# Closed-Form Solution

P.S. 讲了这么多，其实 closed-form expression 就是 “解析解”，analytic expression。这两者其实有微妙的差别，但大体上你理解成是同一事物是 OK 的。而且你还能见到 “analytic closed-form solution” 这种表达方式，真的不需要 care 太多。

Quote from What does closed form solution usually mean?

Let us assume, $f(x)=0$ is to be solved for $x$.

If an equation $f(x)=0$ has no **closed-form solution**, the equation has no solution which can be expressed as a **closed-form expression**.

Wikipedia: Closed-form expression

In mathematics, a closed-form expression is a mathematical expression that can be evaluated in a finite number of operations. It may contain constants, variables, certain “well-known” operations (e.g., $+ − \times \div$), and functions (e.g., $n$-th root, exponent, logarithm, trigonometric functions, and inverse hyperbolic functions), but usually no limit. The set of operations and functions admitted in a closed-form expression may vary with author and context.

(E.g. $x={-b\pm {\sqrt {b^{2}-4ac}} \over 2a}$ is the closed-form solution to $ax^{2}+bx+c=0$)

Let us say, a (local) closed-form inverse $f^{−1}$ is a (local) inverse which can be expressed as closed-form expression.

Because of $f(x)=0$ and the definition of a (local) inverse $f^{−1}(f(x))=x$, the following holds: $f^{−1}(f(x))=f^{−1}(0), x=f^{−1}(0)$. And therefore: If an equation $f(x)=0$ has no closed-form solution, the function $f$ has no local closed-form inverse, or a local closed-form inverse exists but is not defined for the argument $0$ of the right side of the equation. This means, $x$ cannot be isolated on only one side of the equation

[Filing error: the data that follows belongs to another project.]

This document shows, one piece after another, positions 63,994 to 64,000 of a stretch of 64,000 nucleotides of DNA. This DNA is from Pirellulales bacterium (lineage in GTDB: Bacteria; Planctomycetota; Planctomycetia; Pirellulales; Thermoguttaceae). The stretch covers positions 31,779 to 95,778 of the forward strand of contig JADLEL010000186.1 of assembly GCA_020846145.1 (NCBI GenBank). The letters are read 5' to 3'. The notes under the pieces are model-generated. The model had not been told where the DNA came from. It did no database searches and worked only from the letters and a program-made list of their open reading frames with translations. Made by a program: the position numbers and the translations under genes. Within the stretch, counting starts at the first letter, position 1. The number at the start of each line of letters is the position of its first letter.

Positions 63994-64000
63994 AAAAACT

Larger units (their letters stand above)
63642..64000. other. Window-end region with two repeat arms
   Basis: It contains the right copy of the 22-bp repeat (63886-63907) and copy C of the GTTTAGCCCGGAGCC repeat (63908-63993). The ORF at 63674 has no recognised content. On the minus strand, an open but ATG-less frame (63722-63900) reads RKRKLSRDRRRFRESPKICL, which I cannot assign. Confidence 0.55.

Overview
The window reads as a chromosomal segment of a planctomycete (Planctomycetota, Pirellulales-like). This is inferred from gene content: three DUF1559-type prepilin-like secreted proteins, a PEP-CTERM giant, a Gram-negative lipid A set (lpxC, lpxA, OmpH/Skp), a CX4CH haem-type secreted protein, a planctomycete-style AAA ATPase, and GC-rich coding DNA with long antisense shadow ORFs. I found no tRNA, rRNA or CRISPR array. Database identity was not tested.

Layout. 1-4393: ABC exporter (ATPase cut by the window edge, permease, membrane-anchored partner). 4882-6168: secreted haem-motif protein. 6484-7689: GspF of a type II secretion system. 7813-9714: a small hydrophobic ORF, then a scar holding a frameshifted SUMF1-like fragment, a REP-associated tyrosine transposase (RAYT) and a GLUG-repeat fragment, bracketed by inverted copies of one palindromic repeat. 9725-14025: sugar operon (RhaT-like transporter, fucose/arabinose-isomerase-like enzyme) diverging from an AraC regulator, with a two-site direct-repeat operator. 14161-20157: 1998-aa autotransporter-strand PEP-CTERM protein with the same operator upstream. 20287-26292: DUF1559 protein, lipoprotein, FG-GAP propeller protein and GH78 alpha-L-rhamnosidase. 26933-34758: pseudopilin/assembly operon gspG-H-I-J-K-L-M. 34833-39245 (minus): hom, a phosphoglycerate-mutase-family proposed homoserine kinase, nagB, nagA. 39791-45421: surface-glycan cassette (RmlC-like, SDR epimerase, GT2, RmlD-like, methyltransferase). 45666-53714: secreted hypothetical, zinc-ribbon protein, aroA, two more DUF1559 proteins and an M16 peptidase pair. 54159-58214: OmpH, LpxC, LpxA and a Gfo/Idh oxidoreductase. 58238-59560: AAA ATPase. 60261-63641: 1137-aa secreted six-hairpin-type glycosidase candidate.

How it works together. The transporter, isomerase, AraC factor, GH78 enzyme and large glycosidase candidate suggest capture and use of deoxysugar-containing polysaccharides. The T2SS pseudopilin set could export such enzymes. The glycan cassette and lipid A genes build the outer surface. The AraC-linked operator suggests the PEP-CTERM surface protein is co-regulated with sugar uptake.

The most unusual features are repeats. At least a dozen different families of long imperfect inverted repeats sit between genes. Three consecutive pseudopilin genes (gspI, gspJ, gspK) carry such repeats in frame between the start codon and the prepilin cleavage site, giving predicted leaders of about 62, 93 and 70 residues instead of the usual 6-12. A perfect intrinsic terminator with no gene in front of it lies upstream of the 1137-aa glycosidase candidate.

- by applying a local closed-form inverse,
- by only applying the local closed-form inverses and inverse operations of the closed-form functions respective operations which are contained in the expression $f(x)$.

The existence of a local closed-form inverse is a sufficient but not a necessary criterion for the existence of a closed-form solution.

The elementary functions are a special kind of closed-form expressions.

Wikipedia: Elementary function:

In mathematics, an elementary function is a function of one variable which is the composition of a finite number of arithmetic operations ($+ − \times \div$), exponentials, logarithms, constants, and solutions of algebraic equations (a generalization of $n$-th roots)

If $f$ is an elementary function, the following statements are equivalent:

- $f$ is generated from its only argument variable in a finite number of steps by performing only arithmetic operations, power functions with integer exponents, root functions, exponential functions, logarithm functions, trigonometric functions, inverse trigonometric functions, hyperbolic functions and/or inverse hyperbolic functions.
- $f$ is generated from its only argument variable in a finite number of steps by performing only arithmetic operations, exponentials and/or logarithms.
- $f$ is generated from its only argument variable in a finite number of steps by performing only explicit algebraic functions, exponentials and/or logarithms.

Whereas *Joseph Fels Ritt* allows explicit and implicit algebraic functions, *Timothy Chow* restricts the approved algebraic operations to the explicit algebraic functions, that are the arithmetic operations.

## Comments